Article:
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Rowan University's Dr. Thomas Keck explores new medications targeting addiction

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More than 2 million Americans older than 12 abused cocaine and more than 11 million abused opioids in 2017, according to the National Survey on Drug Use and Health. This growing epidemic carries devastating consequences, but a Rowan researcher is exploring potential solutions. 

Dr. Thomas Keck, an associate professor in the Department of Chemistry & Biochemistry and the Department of Molecular & Cellular Biosciences in the College of Science & Mathematics, is developing potential new medications that may be used to treat addiction to psychostimulants, such as cocaine and methamphetamines, and opioids like heroin.

To support this work, Keck and his colleague, Dr. Comfort Boateng of High Point University’s Fred Wilson School of Pharmacy in North Carolina, landed a grant for $428,000 from the National Institute on Drug Abuse of the National Institutes of Health. Of this total, $80,500 will be allocated to Keck’s research at Rowan. Keck is focusing on medications that target the dopamine D4 receptor.

“We believe the D4 receptor plays a role in decision-making, attention and similar cognitive processes,” Keck explained. “Drug addiction is a problem of decision-making. Can you resist the urge to take drugs, or do the decision-making circuits get short-circuited by the drugs of abuse? We think that if we can alter the signaling of this particular receptor in the decision-making parts of the brain, that might help people avoid taking drugs.”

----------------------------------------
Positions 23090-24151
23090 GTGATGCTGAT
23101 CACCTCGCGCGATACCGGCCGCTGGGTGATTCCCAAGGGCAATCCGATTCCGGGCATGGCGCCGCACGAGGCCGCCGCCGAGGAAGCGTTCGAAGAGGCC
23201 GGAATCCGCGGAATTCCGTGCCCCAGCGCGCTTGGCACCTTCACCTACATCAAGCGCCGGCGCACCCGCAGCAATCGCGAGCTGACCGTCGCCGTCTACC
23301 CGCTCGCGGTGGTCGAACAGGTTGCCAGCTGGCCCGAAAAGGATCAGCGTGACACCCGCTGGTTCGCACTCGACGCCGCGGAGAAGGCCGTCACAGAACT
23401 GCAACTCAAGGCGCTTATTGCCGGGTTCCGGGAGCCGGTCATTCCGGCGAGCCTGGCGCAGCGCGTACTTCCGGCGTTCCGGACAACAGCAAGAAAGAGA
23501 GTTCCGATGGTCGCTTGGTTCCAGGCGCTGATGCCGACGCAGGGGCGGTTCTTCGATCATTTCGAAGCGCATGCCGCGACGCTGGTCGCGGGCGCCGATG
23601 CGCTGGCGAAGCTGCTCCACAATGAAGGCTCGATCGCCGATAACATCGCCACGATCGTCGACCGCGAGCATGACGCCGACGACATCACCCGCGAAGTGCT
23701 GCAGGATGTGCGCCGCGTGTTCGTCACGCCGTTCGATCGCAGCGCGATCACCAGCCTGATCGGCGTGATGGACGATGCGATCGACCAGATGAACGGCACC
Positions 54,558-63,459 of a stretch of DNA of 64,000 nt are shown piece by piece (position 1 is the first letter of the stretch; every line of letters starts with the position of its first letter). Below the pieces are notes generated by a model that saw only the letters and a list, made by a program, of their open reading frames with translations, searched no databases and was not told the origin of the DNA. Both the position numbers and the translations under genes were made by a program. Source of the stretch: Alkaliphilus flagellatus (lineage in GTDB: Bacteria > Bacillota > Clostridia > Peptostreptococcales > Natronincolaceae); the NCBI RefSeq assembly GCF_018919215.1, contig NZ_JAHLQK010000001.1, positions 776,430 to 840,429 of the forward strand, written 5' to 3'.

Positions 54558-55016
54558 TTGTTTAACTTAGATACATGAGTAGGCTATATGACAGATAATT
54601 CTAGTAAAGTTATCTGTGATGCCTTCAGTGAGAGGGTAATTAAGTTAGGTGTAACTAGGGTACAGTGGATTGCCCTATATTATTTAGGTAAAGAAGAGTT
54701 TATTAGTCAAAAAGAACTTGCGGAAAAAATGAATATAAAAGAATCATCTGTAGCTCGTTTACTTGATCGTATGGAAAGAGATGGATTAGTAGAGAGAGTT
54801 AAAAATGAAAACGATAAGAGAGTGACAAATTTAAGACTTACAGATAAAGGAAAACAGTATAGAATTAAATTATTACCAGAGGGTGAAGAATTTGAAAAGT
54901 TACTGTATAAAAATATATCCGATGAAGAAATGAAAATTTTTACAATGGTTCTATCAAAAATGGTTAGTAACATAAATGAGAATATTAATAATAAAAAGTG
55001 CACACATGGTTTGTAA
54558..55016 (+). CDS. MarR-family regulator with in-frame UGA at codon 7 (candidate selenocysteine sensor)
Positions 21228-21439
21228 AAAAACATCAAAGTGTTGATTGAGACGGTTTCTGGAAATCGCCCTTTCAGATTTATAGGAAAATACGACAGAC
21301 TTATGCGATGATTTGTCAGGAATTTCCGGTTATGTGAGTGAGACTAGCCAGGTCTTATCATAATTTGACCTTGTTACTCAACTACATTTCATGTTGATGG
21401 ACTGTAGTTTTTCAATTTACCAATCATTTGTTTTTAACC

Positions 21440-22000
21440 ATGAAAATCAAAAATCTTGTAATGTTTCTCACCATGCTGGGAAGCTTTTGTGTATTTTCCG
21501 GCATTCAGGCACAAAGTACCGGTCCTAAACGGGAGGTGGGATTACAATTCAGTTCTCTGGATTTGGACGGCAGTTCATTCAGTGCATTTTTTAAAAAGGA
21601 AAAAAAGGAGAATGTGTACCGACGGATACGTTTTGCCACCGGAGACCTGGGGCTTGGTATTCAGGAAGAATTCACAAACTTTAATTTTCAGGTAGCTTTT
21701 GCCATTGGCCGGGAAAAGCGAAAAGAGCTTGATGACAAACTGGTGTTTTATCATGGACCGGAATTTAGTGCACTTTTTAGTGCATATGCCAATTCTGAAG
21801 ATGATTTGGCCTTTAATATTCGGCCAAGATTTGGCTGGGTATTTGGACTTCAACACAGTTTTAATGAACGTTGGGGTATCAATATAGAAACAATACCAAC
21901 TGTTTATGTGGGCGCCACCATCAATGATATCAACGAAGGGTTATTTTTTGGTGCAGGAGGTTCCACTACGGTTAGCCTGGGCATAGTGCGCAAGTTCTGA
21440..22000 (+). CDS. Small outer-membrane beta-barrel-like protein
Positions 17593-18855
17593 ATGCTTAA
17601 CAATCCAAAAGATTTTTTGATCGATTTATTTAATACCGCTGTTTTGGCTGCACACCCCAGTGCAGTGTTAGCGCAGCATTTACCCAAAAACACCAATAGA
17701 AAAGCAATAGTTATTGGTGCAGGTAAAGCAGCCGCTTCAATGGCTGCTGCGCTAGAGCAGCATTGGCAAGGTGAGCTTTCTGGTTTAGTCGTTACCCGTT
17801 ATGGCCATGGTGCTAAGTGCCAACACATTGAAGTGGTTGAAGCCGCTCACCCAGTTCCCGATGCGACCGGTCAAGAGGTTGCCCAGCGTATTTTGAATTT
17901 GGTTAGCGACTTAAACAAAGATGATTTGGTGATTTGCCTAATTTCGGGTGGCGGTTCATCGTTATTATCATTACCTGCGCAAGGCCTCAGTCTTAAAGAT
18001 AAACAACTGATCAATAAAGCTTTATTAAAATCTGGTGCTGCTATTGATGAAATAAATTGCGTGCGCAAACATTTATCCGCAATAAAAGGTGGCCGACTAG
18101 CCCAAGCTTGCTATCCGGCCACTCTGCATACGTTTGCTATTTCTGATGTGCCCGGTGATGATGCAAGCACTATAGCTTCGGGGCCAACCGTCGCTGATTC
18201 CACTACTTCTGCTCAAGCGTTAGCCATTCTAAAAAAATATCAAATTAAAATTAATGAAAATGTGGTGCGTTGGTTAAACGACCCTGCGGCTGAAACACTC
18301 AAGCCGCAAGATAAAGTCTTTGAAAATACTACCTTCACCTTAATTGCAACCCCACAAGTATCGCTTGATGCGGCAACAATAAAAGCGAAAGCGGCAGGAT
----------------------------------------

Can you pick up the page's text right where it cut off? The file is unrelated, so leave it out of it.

Keck has studied this receptor since he was a graduate student and wrote his doctoral dissertation on it. His lab also is analyzing other aspects of drug and alcohol addiction and neuropsychiatric disorders, such as Alzheimer’s disease, schizophrenia, attention-deficit hyperactivity disorder and more. He was thrilled to receive the grant. 

“To have the funding from the NIH to continue pursuing this research is a good validation for the level of work that we have already done,” Keck said. “It will help us build beyond what we have already created.”

Undergraduate students are advancing Keck’s work by culturing cells and performing radioligand binding assays—highly sensitive tests—to determine how well the new molecules adhere to the D4 receptor. 

“We have a couple of molecules that we’ve discovered that adhere to this receptor well, but we need to more fully characterize them. Then we will make new versions to see whether they adhere even better,” Keck said.

If the work is successful, the research will fill an important gap. 

“There are currently no medications approved by the U.S. Food & Drug Administration for psychostimulant addiction, so it’s a completely unmet need. There are also limited options for people with opioid-use disorders. Generally speaking, there are not a lot of high-quality therapies for drug addiction overall,” Keck said.

“If we are successful and can create new molecules that could be medications for drug addiction, that would have a dramatic impact,” Keck added. “Even if we do not achieve that larger goal, the molecules that we are creating and testing could be very useful research tools to teach us more about how this receptor works in the brain and its particular role in decision-making.”

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